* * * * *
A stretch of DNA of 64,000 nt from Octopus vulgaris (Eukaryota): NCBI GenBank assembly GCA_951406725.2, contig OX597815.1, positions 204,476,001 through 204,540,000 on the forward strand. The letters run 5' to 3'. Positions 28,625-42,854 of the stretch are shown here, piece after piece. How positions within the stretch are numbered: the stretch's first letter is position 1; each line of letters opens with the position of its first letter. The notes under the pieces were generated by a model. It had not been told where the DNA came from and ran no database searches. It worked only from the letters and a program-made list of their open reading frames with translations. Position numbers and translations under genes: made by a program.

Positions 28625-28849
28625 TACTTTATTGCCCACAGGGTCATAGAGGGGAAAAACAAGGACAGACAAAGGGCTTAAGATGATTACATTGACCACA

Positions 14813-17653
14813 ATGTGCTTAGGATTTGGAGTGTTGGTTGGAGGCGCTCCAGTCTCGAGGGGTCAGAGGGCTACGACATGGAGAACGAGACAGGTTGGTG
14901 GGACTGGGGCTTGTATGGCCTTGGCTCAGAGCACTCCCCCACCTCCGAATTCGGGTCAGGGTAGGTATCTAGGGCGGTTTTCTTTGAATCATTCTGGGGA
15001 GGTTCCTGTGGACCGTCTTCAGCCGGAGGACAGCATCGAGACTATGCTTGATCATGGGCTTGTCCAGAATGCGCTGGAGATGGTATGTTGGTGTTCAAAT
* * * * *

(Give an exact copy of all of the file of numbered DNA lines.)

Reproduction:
A stretch of DNA of 64,000 nt from Octopus vulgaris (Eukaryota): NCBI GenBank assembly GCA_951406725.2, contig OX597815.1, positions 204,476,001 through 204,540,000 on the forward strand. The letters run 5' to 3'. Positions 28,625-42,854 of the stretch are shown here, piece after piece. How positions within the stretch are numbered: the stretch's first letter is position 1; each line of letters opens with the position of its first letter. The notes under the pieces were generated by a model. It had not been told where the DNA came from and ran no database searches. It worked only from the letters and a program-made list of their open reading frames with translations. Position numbers and translations under genes: made by a program.

Positions 28625-28849
28625 TACTTTATTGCCCACAGGGTCATAGAGGGGAAAAACAAGGACAGACAAAGGGCTTAAGATGATTACATTGACCACA

Positions 14813-17653
14813 ATGTGCTTAGGATTTGGAGTGTTGGTTGGAGGCGCTCCAGTCTCGAGGGGTCAGAGGGCTACGACATGGAGAACGAGACAGGTTGGTG
14901 GGACTGGGGCTTGTATGGCCTTGGCTCAGAGCACTCCCCCACCTCCGAATTCGGGTCAGGGTAGGTATCTAGGGCGGTTTTCTTTGAATCATTCTGGGGA
15001 GGTTCCTGTGGACCGTCTTCAGCCGGAGGACAGCATCGAGACTATGCTTGATCATGGGCTTGTCCAGAATGCGCTGGAGATGGTATGTTGGTGTTCAAAT